Malcolm Gladwell has written an entertaining and insightful new book titled David and Goliath. The book examines how the disadvantaged may not be as disadvantaged as we think in some cases. I found the book very interesting, though I acknowledge the merits of some heated criticism that the book has received. Scholars take issue with the way Gladwell chooses selectively from the academic literature to support his points, without always examining the entire range of studies on a topic. Still, he raises some great points. His chapter on why smaller class sizes don't necessarily raise academic performance is a tour de force. I'm sure he won't be getting invited to as many cocktail parties in Manhattan after some people read that chapter!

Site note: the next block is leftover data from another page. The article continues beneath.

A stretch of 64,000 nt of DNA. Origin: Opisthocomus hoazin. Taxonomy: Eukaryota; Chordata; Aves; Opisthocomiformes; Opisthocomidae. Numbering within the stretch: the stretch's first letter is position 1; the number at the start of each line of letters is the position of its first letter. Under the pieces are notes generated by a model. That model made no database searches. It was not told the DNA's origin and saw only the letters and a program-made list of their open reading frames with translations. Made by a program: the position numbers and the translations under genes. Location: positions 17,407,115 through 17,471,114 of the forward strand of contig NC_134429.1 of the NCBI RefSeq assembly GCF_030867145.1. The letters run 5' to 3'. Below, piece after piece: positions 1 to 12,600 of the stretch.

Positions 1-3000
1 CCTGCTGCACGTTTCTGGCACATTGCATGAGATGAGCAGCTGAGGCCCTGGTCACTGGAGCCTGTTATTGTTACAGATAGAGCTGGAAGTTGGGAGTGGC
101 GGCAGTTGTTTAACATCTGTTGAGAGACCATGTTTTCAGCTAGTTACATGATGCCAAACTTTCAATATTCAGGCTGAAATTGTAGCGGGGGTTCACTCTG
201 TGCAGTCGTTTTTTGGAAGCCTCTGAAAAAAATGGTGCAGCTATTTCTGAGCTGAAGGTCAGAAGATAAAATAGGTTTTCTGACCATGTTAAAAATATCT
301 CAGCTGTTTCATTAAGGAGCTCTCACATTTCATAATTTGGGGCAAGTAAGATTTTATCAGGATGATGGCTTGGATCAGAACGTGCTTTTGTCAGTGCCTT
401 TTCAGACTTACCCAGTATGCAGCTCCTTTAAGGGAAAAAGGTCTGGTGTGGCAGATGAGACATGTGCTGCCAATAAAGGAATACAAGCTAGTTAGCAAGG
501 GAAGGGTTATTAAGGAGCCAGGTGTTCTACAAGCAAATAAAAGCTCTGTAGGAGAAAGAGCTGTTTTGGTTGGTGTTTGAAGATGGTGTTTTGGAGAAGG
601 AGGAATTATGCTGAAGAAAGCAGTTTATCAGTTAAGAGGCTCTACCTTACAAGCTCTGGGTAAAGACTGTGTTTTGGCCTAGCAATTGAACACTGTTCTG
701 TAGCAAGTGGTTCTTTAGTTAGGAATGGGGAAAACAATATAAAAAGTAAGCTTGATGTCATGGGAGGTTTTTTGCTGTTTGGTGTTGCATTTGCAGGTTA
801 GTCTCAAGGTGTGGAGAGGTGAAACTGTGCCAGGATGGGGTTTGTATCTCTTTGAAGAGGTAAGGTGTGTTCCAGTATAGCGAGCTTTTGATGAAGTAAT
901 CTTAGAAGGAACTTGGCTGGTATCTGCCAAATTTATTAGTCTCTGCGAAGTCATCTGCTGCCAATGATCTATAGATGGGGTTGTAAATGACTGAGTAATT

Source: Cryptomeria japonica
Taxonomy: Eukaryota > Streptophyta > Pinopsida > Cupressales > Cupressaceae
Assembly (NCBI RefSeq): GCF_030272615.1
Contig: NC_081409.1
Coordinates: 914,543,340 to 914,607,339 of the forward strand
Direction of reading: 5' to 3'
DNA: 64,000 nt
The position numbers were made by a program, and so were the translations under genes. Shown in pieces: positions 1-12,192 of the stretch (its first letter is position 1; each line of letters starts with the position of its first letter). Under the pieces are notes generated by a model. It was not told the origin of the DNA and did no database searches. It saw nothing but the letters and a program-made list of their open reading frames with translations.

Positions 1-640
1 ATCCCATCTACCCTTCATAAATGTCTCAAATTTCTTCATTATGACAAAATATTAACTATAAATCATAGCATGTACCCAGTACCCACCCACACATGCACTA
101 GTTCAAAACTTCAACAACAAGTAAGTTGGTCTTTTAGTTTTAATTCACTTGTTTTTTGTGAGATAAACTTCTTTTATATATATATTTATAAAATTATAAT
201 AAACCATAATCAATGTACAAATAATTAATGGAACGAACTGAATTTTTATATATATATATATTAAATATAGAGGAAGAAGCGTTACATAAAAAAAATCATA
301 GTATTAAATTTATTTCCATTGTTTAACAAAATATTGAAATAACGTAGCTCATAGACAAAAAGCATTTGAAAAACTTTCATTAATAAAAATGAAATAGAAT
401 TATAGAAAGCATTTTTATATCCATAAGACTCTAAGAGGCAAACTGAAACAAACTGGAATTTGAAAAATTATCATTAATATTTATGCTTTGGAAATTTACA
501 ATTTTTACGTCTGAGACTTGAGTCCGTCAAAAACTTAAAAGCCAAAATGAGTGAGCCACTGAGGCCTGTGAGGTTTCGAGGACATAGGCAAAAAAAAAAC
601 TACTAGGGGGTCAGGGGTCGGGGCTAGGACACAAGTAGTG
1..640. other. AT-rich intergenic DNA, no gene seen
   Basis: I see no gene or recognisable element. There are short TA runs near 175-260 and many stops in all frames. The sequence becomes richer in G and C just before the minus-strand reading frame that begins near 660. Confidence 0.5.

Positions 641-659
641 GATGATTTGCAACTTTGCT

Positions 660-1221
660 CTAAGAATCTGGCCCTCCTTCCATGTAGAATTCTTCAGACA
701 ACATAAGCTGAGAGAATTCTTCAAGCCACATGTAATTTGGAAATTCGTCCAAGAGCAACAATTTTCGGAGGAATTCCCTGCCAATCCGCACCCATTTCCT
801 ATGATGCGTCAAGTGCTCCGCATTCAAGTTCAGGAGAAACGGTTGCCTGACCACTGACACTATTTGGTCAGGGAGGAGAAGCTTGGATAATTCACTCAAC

I would like to focus in for a moment on how a key theme from the book connects with some foundational scholarship in the field of business strategy. Harvard Professors David Yoffie, Jan Rivkin, and Michael Porter have argued for years that successful entrants often take advantage of the rigidities associated with the historical commitments that incumbent players have made. Yoffie specifically points out that some great entrants practice "judo strategy" - using the incumbent's apparent strengths against them. In many ways, that is the story of David and Goliath, and a key theme throughout the book by Gladwell. In short, Gladwell's notions about the disadvantaged apply in the business world as well.